NEW ORLEANSThe first results from a large international
study presented at the 40th Annual Meeting of the American Society of Clinical
Oncology (abstract 505) show that older node-negative breast cancer patients
can avoid axillary clearance and have survival outcomes similar to those of
women who undergo the invasive procedure. Stig Holmberg, MD, of Gothenberg,
Sweden, principal investigator for the International Breast Cancer Study Group
(IBCSG) Trial 10-93, said the study was performed to determine if sparing women
the trauma and side effects associated with axillary clearance would improve
their quality of life without compromising survival.
473 Patients Randomized
In the study, performed from 1993 to 2002, 473 women aged 60
and older (median age, 74), three fourths with clinically node-negative breast
cancer, were randomized to receive breast surgery with axillary clearance or
surgery without axillary clearance. Both groups received tamoxifen for 5 years.
The median follow-up was 6 years.
The groups were well matched and had the following
characteristics: 80% estrogen-receptor positive, 45% mastectomy, 33%
breast-conserving surgery with radiotherapy; and 23% breast-conserving surgery
without radiotherapy. Among the patients who had axillary clearance, 27% were
found to have node-positive disease.
The primary endpoint was quality of life by patient assessment,
using linear analogue self-assessment (LASA) scales, and by physician
assessment at sequential time points.
Secondary endpoints were rates of axillary recurrence,
disease-free and overall survival, and sites of first event. The study was not
designed to show equivalency between the arms in terms of disease-free and
overall survival. Patients were assessed at baseline, after surgery, and at
months 3, 4, 9, 12, 18, and 24.
By both patient-reported and physician-reported measures, side
effects were significantly increased and quality of life was poorer for
patients having axillary clearance, but this was mainly limited to the
postoperative period, Dr. Holmberg reported.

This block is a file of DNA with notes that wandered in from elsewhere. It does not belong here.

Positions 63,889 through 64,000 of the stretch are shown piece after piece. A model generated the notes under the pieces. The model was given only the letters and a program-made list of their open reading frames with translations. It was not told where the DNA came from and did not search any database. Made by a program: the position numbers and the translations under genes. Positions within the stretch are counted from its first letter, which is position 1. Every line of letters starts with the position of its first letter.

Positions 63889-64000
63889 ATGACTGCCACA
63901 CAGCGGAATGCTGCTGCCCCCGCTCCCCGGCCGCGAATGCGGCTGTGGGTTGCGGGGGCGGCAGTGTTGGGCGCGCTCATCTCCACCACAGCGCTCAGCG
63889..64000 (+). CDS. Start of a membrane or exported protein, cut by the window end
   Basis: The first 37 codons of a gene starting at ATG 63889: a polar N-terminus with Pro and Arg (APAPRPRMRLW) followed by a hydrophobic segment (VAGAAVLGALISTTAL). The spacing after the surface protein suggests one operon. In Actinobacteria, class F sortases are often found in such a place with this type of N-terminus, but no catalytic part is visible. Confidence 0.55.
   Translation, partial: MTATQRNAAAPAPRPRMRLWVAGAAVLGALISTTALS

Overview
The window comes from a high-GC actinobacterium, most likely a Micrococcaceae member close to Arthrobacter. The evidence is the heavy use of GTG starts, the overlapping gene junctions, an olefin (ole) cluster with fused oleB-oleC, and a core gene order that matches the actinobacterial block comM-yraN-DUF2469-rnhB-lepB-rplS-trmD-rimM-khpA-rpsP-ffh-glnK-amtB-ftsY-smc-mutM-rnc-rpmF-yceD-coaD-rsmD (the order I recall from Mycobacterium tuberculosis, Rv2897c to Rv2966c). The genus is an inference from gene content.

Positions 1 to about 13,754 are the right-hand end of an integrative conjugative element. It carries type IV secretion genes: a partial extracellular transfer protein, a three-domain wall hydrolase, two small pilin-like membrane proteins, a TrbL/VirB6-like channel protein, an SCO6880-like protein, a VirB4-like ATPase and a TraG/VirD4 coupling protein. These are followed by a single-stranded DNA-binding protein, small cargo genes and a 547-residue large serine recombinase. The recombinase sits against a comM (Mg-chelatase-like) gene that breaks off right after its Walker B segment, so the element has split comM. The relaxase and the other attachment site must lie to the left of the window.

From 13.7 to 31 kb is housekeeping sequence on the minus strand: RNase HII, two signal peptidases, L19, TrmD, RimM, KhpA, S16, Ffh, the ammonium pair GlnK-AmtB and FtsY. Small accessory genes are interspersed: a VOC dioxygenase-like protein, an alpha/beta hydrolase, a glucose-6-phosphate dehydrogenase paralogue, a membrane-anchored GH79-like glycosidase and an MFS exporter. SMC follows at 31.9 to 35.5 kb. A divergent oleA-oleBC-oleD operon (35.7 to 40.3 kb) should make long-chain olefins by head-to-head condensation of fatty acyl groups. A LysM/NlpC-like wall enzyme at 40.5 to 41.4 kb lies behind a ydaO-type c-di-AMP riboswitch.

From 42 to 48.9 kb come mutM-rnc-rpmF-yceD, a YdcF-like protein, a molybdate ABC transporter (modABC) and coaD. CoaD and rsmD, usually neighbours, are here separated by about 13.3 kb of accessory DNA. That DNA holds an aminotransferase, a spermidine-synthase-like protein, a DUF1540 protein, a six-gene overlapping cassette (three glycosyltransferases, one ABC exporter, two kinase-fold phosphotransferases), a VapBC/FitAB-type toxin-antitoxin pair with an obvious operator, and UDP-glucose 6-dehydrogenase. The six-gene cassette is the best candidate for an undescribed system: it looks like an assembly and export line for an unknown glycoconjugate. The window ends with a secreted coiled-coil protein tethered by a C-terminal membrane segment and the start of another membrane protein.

In the postoperative period, restricted arm movement was noted
in 38% of the axillary clearance patients, compared with 15% with surgery alone
(P = .00001). "However, after the postop period, the percentage in either group
was similar and approached preoperative values," he said. Physicians reported
arm pain in 23% of the axillary clearance group, compared with 7% with surgery
alone (P = .0001), but the differences were not significant at later time
points. In general, any side effects resolved and approached baseline values in
either group by 6 to 12 months.
Patient-reported quality-of-life measures included factors that
gauged how much they were bothered by problems with their arms, shoulders,
hands, and chest, and a global measure that asked how much effort it takes to
cope with their condition. Patients in the surgery/axillary clearance group
reported significantly more bother than those receiving surgery alone; however,
these measurements returned to baseline over time. There were no differences in
global measures at any points in times.
The axillary recurrence rates were similar between the groups:
1% with axillary clearance and 3% with surgery alone. "The incidence was low in
this clinically node-negative population getting adjuvant tamoxifen," Dr.
Disease-free survival and overall survival rates were similar
in both groups, although the study was not powered to show equivalency, Dr.
Holmberg pointed out (see Figure). At 6 years, disease-free survival was 67%
for surgery/axillary clearance vs 65% for surgery alone, and 6-year overall
survival was 75% vs 73%, respectively.
Sites of first recurrence were also similar between the arms,
he said. Altogether, 17% of patients had a breast-cancer-related occurrence and
21% had a non-breast-cancer second primary or death without recurrence.
"We concluded that avoiding axillary clearance in older,
clinically node-negative patients being treated with tamoxifen improved quality
of life, with no apparent compromise in disease-free survival, overall
survival, or axillary recurrence," Dr. Holmberg said.